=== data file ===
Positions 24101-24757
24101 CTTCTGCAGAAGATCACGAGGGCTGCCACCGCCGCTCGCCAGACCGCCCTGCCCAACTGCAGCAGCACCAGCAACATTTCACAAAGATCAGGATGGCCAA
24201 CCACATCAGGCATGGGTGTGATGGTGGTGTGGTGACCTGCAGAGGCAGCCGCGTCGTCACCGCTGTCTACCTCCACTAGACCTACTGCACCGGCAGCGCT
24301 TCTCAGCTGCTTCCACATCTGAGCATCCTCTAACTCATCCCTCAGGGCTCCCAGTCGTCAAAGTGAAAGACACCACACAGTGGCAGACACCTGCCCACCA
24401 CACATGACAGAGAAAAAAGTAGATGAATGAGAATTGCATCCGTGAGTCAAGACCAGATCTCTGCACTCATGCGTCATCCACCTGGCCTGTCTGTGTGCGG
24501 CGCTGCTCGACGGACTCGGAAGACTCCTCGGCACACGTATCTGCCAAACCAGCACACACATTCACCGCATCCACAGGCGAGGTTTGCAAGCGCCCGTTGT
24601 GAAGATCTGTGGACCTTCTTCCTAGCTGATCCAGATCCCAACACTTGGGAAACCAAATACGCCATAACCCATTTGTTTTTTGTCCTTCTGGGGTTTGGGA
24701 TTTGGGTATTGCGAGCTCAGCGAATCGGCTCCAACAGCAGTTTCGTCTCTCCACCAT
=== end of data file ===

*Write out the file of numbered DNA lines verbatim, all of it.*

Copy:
Positions 24101-24757
24101 CTTCTGCAGAAGATCACGAGGGCTGCCACCGCCGCTCGCCAGACCGCCCTGCCCAACTGCAGCAGCACCAGCAACATTTCACAAAGATCAGGATGGCCAA
24201 CCACATCAGGCATGGGTGTGATGGTGGTGTGGTGACCTGCAGAGGCAGCCGCGTCGTCACCGCTGTCTACCTCCACTAGACCTACTGCACCGGCAGCGCT
24301 TCTCAGCTGCTTCCACATCTGAGCATCCTCTAACTCATCCCTCAGGGCTCCCAGTCGTCAAAGTGAAAGACACCACACAGTGGCAGACACCTGCCCACCA
24401 CACATGACAGAGAAAAAAGTAGATGAATGAGAATTGCATCCGTGAGTCAAGACCAGATCTCTGCACTCATGCGTCATCCACCTGGCCTGTCTGTGTGCGG
24501 CGCTGCTCGACGGACTCGGAAGACTCCTCGGCACACGTATCTGCCAAACCAGCACACACATTCACCGCATCCACAGGCGAGGTTTGCAAGCGCCCGTTGT
24601 GAAGATCTGTGGACCTTCTTCCTAGCTGATCCAGATCCCAACACTTGGGAAACCAAATACGCCATAACCCATTTGTTTTTTGTCCTTCTGGGGTTTGGGA
24701 TTTGGGTATTGCGAGCTCAGCGAATCGGCTCCAACAGCAGTTTCGTCTCTCCACCAT